(5) The commission may authorize a commissioner or examiner to make findings and orders. Any party in interest who is dissatisfied with the findings or order of a commissioner or examiner may file a written petition with the commission as a body to review the findings or order. If no petition is filed within 20 days from the date that a copy of the findings or order of the commissioner or examiner was mailed to the last known address of the parties in interest, such findings or order shall be considered the findings or order of the commission as a body unless set aside, reversed or modified by such commissioner or examiner within such time. If the findings or order are set aside by the commissioner or examiner the status shall be the same as prior to the findings or order set aside. If the findings or order are reversed or modified by the commissioner or examiner the time for filing petition with the commission shall run from the time that notice of such reversal or modification is mailed to the last known address of the parties in interest. Within 45 days after the filing of such petition with the commission, the commission shall either affirm, reverse, set aside or modify such findings or order, in whole or in part, or direct the taking of additional testimony. Such action shall be based on a review of the evidence submitted. If the commission is satisfied that a party in interest has been prejudiced because of exceptional delay in the receipt of a copy of any findings or order it may extend the time another 20 days for filing a petition with the commission.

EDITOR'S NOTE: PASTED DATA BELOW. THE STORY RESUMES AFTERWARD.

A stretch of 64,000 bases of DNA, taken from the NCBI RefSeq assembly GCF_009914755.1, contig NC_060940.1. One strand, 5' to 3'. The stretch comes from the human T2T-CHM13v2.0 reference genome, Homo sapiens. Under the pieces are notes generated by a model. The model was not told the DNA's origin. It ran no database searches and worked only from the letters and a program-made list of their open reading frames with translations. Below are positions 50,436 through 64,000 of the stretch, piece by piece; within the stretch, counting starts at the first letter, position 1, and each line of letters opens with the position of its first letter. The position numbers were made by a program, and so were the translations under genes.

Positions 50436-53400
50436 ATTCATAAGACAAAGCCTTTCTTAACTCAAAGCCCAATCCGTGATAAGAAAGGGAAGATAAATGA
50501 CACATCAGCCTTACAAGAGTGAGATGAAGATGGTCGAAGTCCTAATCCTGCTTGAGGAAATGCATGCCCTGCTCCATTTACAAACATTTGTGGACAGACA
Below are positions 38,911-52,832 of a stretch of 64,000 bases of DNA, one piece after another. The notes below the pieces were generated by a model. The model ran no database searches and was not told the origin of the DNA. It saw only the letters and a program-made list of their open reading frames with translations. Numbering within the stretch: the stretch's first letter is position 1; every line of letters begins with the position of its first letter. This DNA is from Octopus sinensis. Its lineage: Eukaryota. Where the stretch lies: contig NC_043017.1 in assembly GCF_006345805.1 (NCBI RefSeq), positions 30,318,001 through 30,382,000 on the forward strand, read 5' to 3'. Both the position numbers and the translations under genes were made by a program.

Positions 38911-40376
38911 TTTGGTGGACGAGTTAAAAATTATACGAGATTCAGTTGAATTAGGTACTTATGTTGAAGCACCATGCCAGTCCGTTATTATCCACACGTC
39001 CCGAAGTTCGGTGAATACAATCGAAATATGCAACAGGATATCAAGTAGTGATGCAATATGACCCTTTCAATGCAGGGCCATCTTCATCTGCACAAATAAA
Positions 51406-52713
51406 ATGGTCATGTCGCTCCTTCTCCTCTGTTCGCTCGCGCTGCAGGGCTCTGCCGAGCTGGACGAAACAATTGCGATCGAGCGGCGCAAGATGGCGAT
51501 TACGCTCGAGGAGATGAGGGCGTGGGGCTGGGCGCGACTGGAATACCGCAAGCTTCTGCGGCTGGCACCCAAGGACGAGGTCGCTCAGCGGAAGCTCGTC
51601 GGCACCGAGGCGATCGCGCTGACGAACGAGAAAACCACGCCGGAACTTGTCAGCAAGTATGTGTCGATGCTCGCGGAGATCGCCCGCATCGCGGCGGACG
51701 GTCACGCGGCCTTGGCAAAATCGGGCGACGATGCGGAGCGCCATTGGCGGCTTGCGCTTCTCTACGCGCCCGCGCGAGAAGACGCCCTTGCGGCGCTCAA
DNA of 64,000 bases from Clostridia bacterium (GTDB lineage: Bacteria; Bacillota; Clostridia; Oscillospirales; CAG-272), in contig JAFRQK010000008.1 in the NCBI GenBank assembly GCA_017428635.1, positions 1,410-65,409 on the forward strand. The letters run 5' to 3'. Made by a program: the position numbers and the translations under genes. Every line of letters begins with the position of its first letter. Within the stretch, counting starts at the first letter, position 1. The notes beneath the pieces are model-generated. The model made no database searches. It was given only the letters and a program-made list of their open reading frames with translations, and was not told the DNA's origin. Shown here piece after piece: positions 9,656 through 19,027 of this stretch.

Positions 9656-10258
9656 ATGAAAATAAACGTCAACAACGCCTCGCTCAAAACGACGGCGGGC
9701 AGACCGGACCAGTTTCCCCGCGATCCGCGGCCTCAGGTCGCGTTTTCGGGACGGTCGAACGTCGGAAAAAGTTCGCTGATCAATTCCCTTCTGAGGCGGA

This decision was placed in the mail on the date of issuance (i.e. the date appearing immediately above the Examiner's signature).